29 Mar

In reading more about KONY2012 (I know it’s over for some people, but the issues of advocacy v. implementation, the [mis]information power of the internet, responsible engagement v. “slacktivism,” and the “soft bigotry” of the “Save Africa” mentality are far from over), I came across this blog: (search for “Racism, Invisible Children and the Kony2012 Viral” if the March 7th post doesn’t pop up).

I thought their compilation of perspectives (while homogeneous) were articulate and compelling, and it made me wonder who these Sisters of Resistance are. As I clicked on “About Us,” I noticed the all caps tagline at the top of their blog:


… and I forgot about Invisible Children and KONY2012 for a moment. The sisters–or sistas, as they call themselves in their “About Us” manifesto–declare:

We are sista resista, a revolutionary, anti-racist, anti-imperialist feminist diode conducting the current in only one direction — against the tide of oppression. In our rejection of patriarchal gender roles for women including submission and servitude, we are not divorced from popular culture, but engaged in a critical analysis of it.

We resist the ideologically motivated, neo-liberal cuts being forced upon the poorest and most vulnerable. We resist racism, white supremacy and imperialism. We resist the commodification of education. We resist neo-liberalism and capitalism. We resist environmental destruction. We resist war and systematic violence. We resist patriarchal, sexist, misogynistic behaviour and attitudes and the white male power structure. We also resist sexist domination and abuse from men in so-called “activist” circles and our personal lives.  We resist all forms of oppression and injustice, wherever they arise, all of the time.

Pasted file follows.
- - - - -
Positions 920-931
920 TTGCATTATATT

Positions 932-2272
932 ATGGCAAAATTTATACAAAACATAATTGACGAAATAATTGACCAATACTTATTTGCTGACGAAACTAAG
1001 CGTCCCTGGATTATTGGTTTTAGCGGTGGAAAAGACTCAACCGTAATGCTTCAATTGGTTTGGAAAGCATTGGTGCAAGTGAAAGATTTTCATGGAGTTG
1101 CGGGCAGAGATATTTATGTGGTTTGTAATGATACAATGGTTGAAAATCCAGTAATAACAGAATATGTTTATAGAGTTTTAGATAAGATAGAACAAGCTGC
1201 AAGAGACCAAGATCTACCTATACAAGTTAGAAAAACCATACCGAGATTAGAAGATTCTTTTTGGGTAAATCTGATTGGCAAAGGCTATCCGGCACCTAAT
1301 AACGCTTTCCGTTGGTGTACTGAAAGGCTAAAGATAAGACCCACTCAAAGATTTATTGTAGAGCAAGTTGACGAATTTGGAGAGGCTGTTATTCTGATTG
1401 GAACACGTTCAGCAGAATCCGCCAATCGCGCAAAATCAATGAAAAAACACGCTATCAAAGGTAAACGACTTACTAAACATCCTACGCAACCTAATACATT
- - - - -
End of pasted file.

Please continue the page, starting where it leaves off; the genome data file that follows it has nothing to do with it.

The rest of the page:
What I find fascinating about the tagline is how “PRO-VEGAN,” “HIP-HOP” “& GRIME” are invoked as synonyms for “revolutionary, anti-racist, anti-imperialist feminism.” Let’s take “HIP-HOP” as an example: while the genre may seem like an obvious match for a revolutionary movement, a look behind the scenes of the music industry suggests otherwise. In the documentary HIP-HOP: Beyond Beats and Rhymes filmmaker and hip-hop fan Byron Hurt reckons with the reality that white music executives are profiting off the commercialization of the music, videos, racist stereotyping of black men and women, and violent sexism and homophobia of rap ( And this is what the Sisters of Resistance are using as code for “against oppression.”

As for “GRIME,” that shorthand resonates with me as someone who both works in the arena of social justice and lives in Mill Valley, CA. I’m supposed to live in Oakland (and not the hills). That’s what I read when people’s eyebrows register my privileged zip code. Because Oakland is synonymous with The Work, The People and Social Justice. Oakland is authentic. And it would make me more so to move there. But again, that’s shorthand. I’m in this work because of my privilege and to unleash more privilege for more people. Getting a “grimier” zip code won’t in and of itself make me more engaged. Although it might make me look more like a sista.

This is not to critique the Sisters of Resistance. In fact, I really dig their blog. It’s to take a moment to reflect on the shorthand we use everyday in our communities to try to define and present ourselves and our values. Because that shorthand may not ultimately serve us or the values we aspire to embody and enact.

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